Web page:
Ontario Certified Teachers pay the lowest fees among the province's 40 professional regulatory bodies, and the College has one of the lowest staff-to-member ratios among regulators.
Prudent fiscal management and careful use of reserves have made fixed fees possible despite organizational pressures and legislative changes.
For example, beginning in January 2020, according to legislation introduced last fall, the College expects to provide for therapy and counselling for students who have been sexually abused by members.
The 2019 budget reflects an across-the-board funding freeze of programs. Operational costs are projected at $42,119,402 and assume a draw of $3.6 million from College reserves. Reserves, intended as an emergency source of funding — covering issues such as sudden increases in expenses, one-time unbudgeted expenses, and unanticipated losses in funding — help to make up the deficit needed to meet the budget.
Of the College's revenues of $37.7 million, member fees account for $35 million. The remainder comes from other fees, website and magazine advertising, investment income, and external project funding. The number of member renewals and registrations — 233,346 and 5,425 respectively — are expected to flatline in 2019 and remain stable for the next five years. Roughly 5,000 OCTs retire in a year.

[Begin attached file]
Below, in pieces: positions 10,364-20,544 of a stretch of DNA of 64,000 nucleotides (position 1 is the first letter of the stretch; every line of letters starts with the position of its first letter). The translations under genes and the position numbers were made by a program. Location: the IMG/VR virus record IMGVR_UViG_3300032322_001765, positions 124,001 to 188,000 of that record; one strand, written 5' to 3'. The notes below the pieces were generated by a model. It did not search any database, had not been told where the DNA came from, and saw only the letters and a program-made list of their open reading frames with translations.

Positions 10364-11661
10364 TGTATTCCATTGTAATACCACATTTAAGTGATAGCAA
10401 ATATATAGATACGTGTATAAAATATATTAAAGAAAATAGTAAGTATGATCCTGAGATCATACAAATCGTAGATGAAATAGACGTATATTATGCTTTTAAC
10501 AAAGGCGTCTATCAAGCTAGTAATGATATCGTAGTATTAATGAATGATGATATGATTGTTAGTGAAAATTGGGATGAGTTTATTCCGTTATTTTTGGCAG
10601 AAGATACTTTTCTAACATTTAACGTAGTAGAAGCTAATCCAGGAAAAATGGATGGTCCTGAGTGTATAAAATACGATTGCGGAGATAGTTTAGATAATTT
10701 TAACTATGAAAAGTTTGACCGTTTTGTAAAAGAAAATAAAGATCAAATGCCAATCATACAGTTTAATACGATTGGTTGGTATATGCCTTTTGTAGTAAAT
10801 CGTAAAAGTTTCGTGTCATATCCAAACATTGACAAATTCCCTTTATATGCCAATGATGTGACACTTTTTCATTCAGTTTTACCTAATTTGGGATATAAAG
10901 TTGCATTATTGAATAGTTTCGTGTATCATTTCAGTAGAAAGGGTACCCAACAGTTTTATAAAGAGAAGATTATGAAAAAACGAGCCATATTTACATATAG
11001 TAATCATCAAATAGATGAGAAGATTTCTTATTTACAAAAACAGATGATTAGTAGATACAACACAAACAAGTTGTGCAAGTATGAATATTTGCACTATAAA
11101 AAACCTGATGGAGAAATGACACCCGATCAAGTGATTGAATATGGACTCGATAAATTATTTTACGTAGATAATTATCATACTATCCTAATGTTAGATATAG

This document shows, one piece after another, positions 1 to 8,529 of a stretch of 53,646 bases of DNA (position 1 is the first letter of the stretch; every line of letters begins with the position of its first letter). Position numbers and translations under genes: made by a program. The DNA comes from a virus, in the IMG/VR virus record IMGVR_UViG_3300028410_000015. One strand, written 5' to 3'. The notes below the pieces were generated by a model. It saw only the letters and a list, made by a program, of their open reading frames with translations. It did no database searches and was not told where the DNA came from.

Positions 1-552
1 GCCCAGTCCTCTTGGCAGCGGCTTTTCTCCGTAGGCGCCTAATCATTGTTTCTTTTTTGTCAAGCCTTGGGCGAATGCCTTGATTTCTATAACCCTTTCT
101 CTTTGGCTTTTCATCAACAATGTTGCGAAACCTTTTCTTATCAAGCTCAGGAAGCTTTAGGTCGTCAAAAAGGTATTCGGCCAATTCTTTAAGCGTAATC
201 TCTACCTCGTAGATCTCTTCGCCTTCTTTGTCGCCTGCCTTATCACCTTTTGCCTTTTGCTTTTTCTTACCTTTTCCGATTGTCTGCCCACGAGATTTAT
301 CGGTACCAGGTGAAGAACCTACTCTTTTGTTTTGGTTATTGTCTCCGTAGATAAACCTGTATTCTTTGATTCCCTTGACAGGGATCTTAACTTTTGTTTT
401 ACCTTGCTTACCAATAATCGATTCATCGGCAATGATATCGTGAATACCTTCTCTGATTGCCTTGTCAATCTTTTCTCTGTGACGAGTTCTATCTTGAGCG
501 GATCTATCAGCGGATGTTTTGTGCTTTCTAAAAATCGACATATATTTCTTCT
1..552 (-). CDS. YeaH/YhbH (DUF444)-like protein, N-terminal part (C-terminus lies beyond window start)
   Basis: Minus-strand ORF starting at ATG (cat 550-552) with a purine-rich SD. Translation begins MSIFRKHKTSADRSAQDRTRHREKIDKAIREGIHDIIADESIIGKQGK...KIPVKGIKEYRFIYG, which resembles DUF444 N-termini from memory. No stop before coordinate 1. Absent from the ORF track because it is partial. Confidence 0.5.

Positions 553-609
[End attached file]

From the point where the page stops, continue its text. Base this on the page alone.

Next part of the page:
In setting the budget, Council follows a set of financial operating principles to ensure that services are appropriately funded. These include:
To ensure stability and independence, Council seeks to stabilize fees and address unexpected risks and opportunities.
PHOTO: ANDRÉ VAN VUGT, GIANT VISION PHOTOGRAPHY
THE ONTARIO COLLEGE OF TEACHERS SCHOLARSHIP PROGRAM RECOGNIZES AND SUPPORTS EXCELLENCE IN TEACHER EDUCATION. THIS IS DONE THROUGH THE AWARDING OF THREE ANNUAL SCHOLARSHIPS TO ASSIST IN THE EDUCATION OF FUTURE TEACHERS.